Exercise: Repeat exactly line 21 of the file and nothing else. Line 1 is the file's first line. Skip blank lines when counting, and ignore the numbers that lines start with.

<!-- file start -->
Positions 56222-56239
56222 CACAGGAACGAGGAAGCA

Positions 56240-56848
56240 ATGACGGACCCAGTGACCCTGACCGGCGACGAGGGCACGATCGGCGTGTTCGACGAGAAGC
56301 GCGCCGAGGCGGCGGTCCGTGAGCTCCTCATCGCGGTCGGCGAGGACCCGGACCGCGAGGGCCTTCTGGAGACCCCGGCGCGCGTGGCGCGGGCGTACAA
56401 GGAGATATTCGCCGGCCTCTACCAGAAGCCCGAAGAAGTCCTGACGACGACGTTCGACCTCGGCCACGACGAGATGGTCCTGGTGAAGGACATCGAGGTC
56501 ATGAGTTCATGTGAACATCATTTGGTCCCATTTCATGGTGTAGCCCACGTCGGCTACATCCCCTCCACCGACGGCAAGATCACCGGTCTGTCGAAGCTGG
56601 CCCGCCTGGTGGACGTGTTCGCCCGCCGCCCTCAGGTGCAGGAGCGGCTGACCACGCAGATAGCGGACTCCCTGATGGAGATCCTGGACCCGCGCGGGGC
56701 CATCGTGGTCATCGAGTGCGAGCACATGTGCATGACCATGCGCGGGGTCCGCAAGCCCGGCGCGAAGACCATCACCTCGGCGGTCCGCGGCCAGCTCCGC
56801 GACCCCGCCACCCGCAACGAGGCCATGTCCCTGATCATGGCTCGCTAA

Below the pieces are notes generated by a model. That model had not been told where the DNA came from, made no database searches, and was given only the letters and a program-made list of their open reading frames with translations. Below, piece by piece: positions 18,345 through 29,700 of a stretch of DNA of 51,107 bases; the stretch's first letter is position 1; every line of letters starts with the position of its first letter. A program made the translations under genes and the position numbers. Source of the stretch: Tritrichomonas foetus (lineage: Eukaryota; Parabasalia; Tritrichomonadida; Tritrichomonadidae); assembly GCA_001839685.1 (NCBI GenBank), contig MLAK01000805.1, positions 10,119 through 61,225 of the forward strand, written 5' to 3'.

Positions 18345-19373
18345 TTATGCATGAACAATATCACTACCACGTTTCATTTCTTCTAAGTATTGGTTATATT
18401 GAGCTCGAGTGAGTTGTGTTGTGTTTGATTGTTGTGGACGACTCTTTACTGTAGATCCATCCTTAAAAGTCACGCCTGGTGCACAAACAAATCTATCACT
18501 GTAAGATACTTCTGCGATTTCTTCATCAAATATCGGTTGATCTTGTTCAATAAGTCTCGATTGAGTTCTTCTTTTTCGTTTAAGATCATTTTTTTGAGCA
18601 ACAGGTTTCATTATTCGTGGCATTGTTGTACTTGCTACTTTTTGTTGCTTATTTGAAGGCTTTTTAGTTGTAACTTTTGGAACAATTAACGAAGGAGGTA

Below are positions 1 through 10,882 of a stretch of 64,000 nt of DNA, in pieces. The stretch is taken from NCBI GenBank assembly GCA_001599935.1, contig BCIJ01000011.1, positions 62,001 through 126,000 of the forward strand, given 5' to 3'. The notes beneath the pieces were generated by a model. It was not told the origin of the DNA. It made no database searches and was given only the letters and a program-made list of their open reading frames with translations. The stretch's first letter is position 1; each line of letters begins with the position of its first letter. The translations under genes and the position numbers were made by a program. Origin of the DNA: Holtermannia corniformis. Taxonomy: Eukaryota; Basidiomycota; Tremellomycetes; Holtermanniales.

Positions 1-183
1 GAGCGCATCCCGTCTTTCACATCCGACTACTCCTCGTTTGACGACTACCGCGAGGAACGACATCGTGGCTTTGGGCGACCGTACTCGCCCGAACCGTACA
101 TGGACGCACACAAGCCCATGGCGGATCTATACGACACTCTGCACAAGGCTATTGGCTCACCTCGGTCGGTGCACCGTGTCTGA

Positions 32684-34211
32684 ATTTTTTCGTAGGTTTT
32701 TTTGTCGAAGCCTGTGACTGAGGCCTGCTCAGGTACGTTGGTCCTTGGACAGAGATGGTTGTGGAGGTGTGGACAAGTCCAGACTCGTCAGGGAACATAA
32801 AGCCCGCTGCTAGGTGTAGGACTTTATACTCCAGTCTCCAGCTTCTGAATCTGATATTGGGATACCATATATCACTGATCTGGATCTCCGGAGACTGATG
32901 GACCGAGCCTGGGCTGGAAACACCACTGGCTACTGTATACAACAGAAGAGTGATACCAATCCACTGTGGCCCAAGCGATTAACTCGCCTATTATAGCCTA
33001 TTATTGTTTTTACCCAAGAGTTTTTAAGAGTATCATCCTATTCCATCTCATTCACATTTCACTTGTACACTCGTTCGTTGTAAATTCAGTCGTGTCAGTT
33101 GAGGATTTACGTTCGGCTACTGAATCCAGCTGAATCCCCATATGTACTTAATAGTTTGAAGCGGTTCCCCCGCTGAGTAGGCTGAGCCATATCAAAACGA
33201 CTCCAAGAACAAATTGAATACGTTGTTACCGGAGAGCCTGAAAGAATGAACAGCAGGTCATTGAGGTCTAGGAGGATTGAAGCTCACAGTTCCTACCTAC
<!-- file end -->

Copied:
Positions 32684-34211